You can grow delicious raspberries in your own backyard without letting them take over your world.
Imagine having private picking rights to this supreme dessert fruit. The downside–as with any indulgence–is when things get out of control. But with careful planting and pruning, you can keep this notorious spreader in check.
A single plant costs only a few dollars–about what you’d pay for a pint of berries. And when you’re growing your own, you can treat yourself to not just red raspberries, but the sublime yellows, blacks, and purples rarely found in supermarkets.
The Scoop on Raspberries
- Raspberries prefer cold winters and moderate summers, though some varieties have been developed for southern gardens. Slightly acidic soil is ideal, but almost any sunny site with good drainage and air circulation will work.
- Nurseries sell raspberries as bare-root or potted plants in spring. Take time when selecting your plants and make sure the ones you pick are certified virus-free.
- There are two types of raspberries–single-crop and everbearing. Single-crop plants produce fruit in late spring in the South and in summer in the North, and everbearers produce fruit in early summer and autumn. Everbearers will produce a single crop their first year, in fall. However, single-crop raspberries produce fruit on the previous year’s growth, so you’ll have to wait a year to harvest those.
- Raspberry canes grow up to six feet tall and need support to keep them from toppling. They can be tied to a trellis or fence, but it’s easier to surround the patch with stakes and wrap support wires around the plantings at knee and chest height. The lower wire keeps canes from flopping over, while the upper one supports lateral branches and runners. Left to flop and fend for themselves, the plants will sprawl and reproduce freely–just what you don’t want in a backyard setting.
- For the most productive raspberries, take a little time to properly prune canes. After the last summer harvest, cut fruiting canes down to the ground. In late winter, thin plantings to four or five canes per foot.
- For the ultimate in carefree raspberry gardening, mow down all the everbearing canes in spring and enjoy a single crop of berries late in the season. You only get one batch of fruit this way, but you never have to figure out which canes to cut!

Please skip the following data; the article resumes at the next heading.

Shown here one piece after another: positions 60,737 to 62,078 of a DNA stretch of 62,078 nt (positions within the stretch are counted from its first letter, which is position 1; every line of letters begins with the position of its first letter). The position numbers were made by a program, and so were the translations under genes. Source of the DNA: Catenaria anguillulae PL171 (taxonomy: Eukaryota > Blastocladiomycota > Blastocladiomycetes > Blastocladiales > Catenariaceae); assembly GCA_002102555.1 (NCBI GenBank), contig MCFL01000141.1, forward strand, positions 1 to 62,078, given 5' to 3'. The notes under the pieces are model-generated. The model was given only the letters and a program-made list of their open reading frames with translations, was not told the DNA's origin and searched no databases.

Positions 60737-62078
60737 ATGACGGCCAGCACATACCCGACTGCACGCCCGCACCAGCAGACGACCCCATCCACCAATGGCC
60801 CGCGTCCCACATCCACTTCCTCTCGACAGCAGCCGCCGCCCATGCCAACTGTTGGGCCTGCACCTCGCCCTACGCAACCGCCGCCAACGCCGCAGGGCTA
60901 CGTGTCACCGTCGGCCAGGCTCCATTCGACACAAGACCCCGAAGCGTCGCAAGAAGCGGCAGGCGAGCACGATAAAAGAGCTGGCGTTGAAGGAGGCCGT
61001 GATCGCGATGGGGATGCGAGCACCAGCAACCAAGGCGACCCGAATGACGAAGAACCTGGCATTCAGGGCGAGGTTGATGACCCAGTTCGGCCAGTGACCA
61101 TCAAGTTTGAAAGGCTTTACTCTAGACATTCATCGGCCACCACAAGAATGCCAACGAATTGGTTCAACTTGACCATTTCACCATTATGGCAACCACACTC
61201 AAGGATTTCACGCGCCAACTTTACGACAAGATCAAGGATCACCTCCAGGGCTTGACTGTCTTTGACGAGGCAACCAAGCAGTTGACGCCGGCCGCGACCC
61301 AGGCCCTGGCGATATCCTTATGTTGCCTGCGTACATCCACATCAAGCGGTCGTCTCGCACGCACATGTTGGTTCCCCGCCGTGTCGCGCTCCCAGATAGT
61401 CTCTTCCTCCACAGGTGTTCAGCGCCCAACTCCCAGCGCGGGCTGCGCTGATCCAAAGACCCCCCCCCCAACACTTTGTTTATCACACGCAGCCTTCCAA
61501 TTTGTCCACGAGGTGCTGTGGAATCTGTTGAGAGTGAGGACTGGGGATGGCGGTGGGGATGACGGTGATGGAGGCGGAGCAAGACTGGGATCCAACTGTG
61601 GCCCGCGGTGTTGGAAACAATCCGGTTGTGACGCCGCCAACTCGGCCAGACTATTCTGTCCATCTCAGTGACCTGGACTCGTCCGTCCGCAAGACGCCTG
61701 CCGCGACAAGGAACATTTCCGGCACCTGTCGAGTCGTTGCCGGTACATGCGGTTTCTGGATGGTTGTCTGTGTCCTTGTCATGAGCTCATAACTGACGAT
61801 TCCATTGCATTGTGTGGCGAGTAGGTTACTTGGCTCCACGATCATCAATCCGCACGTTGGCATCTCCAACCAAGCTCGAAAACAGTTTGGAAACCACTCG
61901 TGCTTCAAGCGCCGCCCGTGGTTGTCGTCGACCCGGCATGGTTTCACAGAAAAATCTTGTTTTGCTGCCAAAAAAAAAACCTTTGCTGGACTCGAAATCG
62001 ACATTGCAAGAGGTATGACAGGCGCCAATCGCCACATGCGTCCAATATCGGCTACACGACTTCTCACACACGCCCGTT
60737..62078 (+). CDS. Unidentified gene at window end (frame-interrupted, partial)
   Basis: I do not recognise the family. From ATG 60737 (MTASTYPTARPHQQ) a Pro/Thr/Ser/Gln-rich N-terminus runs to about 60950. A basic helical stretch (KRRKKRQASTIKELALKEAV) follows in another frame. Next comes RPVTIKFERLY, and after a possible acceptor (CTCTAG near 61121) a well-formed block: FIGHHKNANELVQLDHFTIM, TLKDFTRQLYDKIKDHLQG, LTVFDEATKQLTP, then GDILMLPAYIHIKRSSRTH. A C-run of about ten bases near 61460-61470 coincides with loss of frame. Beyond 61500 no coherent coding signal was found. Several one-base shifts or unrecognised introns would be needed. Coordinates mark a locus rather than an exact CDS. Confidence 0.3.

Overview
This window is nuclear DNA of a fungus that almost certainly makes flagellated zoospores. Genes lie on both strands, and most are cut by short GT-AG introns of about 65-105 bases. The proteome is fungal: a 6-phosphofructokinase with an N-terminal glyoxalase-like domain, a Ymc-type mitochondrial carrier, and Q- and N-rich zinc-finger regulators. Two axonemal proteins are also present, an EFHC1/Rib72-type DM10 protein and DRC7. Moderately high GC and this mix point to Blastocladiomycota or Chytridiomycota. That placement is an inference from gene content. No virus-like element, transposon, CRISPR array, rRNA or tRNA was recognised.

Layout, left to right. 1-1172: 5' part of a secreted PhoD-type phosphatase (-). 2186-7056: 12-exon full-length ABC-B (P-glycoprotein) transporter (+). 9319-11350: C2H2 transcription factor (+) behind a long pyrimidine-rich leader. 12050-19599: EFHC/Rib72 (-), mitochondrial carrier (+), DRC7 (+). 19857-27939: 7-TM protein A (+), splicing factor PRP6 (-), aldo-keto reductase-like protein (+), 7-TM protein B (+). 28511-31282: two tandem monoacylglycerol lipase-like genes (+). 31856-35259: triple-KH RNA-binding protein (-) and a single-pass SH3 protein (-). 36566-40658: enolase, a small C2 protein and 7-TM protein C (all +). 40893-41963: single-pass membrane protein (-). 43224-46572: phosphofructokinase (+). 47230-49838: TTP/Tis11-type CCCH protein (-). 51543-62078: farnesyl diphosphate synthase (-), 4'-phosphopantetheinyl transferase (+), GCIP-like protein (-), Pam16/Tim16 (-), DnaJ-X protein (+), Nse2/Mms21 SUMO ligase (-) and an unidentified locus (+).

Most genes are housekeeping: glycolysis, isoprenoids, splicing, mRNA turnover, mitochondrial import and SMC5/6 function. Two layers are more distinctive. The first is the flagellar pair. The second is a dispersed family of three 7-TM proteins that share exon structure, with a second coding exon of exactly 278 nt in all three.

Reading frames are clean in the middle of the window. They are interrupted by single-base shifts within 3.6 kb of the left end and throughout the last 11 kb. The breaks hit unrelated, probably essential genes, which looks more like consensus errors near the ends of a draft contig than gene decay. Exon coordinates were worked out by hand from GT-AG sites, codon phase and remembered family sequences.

Handle with Care
- When the fruit ripens, pick it promptly. Birds and insects are attracted to overripe fruit. A ripe raspberry leaves its core behind–that’s what differentiates it from blackberries and other bramble fruits. Because raspberries are hollow, they bruise easily. As you pick, handle them gently, placing the berries in a shallow container so they don’t bruise from the weight of the other berries.
- Use raspberries immediately or store them in the refrigerator for up to two days. And this is important–don’t wash the fruit until just before eating, otherwise they’ll begin to spoil.
- Raspberries freeze well. Just place unwashed fruit in a single layer on a cookie sheet, freeze until firm, and store in freezer bags or containers. Frozen berries will keep for up to one year. That means you can enjoy their summer-fresh taste year-round. Rinse before you’re ready to use.
Contact your local garden center or horticulture extension office to find out what grows best in your own backyard.
Recipes for Fresh Raspberries
Cobblers, Crumbles, Crunches, and Crisps:
Pies and Tarts:
- Chocolate Raspberry Cloud
- Raspberry Tart
- Fresh Berry Tart with Chambord Sauce
- Raspberry Pie I
- Raspberry Sour Cream Pie
Cakes, Muffins, and Scones:
- Raspberry Cup Cakes
- Luscious Raspberry Scones
- Lemon Raspberry Chocolate Mousse Cake
- Old Fashioned Pound Cake with Raspberry Sauce
- Raspberry Almond Coffeecake
Pick of the Patch
Deciding which raspberry to grow can be daunting, but you can’t go wrong with these tried-and-true varieties. Check with your local extension service or nursery to find out which ones work best in your area.
Red–Taylor produces lots of large, firm, bright red berries with very good flavor.
Yellow–Honey Queen boasts heavy crops of sweet medium to large fruits. Black–Bristol has large glossy fruits with excellent flavor. They’re good fresh, canned, or frozen.
Purple–Royalty, a newer hybrid, produces sweet, soft, extra-large berries. They’re best eaten fresh, but can be frozen or used in jams and jellies.
Red–Heritage is a sturdy variety resistant to many pests and diseases. Fruits have excellent flavor and freeze well. Dorman Red tolerates heat and humidity and can be grown as far south as Mississippi and Alabama.
Yellow–Fallgold produces soft golden fruits with a blush of pink. Berries have good flavor, but must be eaten fresh; they’re not suitable for freezing or canning.
Make the Most Of Your Crop
After pruning your raspberries, save the dry canes. They make excellent kindling for your outdoor fire pit, fireplace, or woodstove.
For a mild-flavored tea, steep raspberry leaves in hot water. Be sure to use plants that haven’t been treated with chemicals.
What do you get when you cross a raspberry with a blackberry? That’s what James H. Logan did in 1881, producing the eponymous loganberry. Other hybrids include the tayberry (named for the River Tay in Scotland) and the boysenberry (developed by Rudolph Boysen and made famous by Knott’s Berry Farm).